We have come now to the implication that ethnicity and its manifestations have to do with tradition and the collective statement. Ethnic Arts and culture, which represent important aspects of ethnicity have been subsumed by that particular ethnic tradition and have transcended the personal. On the other hand, as we understand it, contemporary modern art is individualistic. However, to be truly effective, this individualistic statement must be “big’’ enough for society to celebrate its revelation of knowledge, idea or truth to exercise a lasting impression and fascination for society to value it as art. It is interesting to note that it is in the realm of contemporary modern art that ethnic differences are minimized. Contemporary art follows the dictates of market demands, which transcend ethnicity and paradigmatic constraints of tradition.
Paradoxically, when all said and done, the most effective art, whether it is individualistic or traditional, says it all in simple metaphorical terms. Its very existence is powerful enough to stir the imagination of those who are sensitized by its statement. It is able to reaffirm and summarize the drama of existence in the context of the world view of the milieu that produces it. Therefore, its presence intensifies our own understanding and meaning of ‘being’ part of the human fraternity. With multi-ethnic and multi-racial communities the influences, which contribute towards art make the analysis of the resultant cultural identity more cosmopolitan, richer but simultaneously more complex.
Take the Malay Peninsula which has been the entry point of trade routes from time immemorial. The Peninsula had stood in the midst of the cross roads of many prevailing cultures. Culture being fluid is interactive and influenced by everything and with anything it reacts. The final manifestation of the Malay culture is the sum total of its inherent characteristics together with what it absorbs and digests from other influences and eventually transforms into its own.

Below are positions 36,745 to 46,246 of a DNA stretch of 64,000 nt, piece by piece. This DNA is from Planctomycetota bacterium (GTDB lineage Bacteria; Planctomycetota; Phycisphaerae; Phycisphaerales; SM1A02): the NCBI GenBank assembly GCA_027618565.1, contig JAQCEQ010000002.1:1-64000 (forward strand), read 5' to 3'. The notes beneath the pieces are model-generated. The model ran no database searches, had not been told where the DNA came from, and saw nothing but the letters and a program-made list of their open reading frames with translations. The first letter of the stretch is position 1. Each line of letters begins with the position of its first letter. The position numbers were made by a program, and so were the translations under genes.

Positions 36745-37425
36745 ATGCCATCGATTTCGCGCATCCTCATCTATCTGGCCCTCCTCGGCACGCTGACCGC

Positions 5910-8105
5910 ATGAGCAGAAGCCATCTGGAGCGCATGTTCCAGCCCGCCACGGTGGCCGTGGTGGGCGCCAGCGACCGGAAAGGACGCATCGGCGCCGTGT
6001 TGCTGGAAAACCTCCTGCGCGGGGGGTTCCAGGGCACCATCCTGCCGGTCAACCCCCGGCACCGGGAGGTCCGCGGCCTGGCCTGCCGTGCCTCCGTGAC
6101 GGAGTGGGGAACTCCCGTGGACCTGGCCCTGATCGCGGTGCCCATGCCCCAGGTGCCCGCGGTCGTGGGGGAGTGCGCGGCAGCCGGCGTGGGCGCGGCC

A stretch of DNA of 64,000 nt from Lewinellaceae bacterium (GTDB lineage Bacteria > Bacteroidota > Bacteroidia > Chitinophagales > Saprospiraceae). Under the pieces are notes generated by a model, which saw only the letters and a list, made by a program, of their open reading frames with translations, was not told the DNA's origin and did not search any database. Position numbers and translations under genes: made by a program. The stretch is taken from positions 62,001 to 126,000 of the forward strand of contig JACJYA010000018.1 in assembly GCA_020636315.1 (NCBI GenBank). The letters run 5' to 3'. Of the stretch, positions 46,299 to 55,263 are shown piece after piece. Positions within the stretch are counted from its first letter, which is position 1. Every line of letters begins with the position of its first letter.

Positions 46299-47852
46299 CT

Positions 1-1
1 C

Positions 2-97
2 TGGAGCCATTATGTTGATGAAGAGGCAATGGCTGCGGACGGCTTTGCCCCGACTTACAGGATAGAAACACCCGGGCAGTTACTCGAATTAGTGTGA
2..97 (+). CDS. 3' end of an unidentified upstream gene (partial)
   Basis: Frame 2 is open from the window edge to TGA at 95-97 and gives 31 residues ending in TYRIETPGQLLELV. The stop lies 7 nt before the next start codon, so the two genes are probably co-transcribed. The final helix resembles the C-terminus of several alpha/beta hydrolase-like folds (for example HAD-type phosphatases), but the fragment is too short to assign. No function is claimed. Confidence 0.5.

Left on its own, both art and culture, naturally find their own level and unique identity or identities. Like a natural eco-system, there is usually a sustainability balance not unlike natural selective process in the drama of life, death and rebirth. We find this re-enacted for us in myths of most traditional cultures. The food culture is one example which has transcended ethnic differences and where shared commonality in the taste bud is instead celebrated in a cuisine explosion, not just in Malaysia, but the world over. A sumptuous range of culinary choices is now available on our food platter. Malaysians now appreciate world cuisine and are not averse to trying the most exotic spectrum of spread from the global kitchen. Our malls are littered with food courts catering such incredible variety of cuisine with celebrity chefs notching high ratings in the TV channels. This was not the case just ten years ago.
Where food is concerned, we celebrate our similarities of being human rather than being fixated on our differences. However, how much of these foods are of the quality good enough for our consumption? How many of these have become insidious extension of the same kind of junk fast food variety with MSG, preservatives et al, that we are all too familiar with? The adage that we are what we eat is true but is not an entirely complete picture. We should also include the other variety of ‘intakes’ that we consume consciously or unconsciously. I am speaking of what we assimilate through our other senses – through the hard-selling of commercial and political propaganda, our education, or through exposure to direct or subliminal influences - all these contribute towards the mindscape and eco-culture of the individual and society which help form his or its world view and character.
The sustainability of this eco-culture has a lot to do with the arts, culture and the education of the individual, society and nation. Like the comfort equation, this sustainability equation, especially when it involves multi-ethnicity and even sub-ethnic groups becomes highly valenced and has many constants. It is not as simple as it seems and it is vital that government takes heed of the advices of the humanities and social sciences analysts before it is too late.
Cultivating a sustainable ongoing inter-ethnic engagement is like cultivating a sustainable wholesome diet for our own food intake. In a commercially driven world, subject to food laws and right information, aren’t the majority of the population still victims of mis- and dis-information of misleading advertisements? Cancer, diabetes, alcoholism and smoking are still rampant results of a grossly stressed population manipulated by large scale deception by corporate food moguls. Can we then blame our children for choosing KFC, McDonalds and Coke rather than the more healthy unbranded fresh food products?
Similarly, the constants in the sustainable equation mentioned before can be manipulated such that what is absorbed, consciously or subliminally, by our mind and other senses will eventually contribute to form the collective psyche of the society and eventually the nation. We may need to exorcise and ‘unlearn’ the toxic matters consumed, not just through the mouth and nose, but our minds and other senses.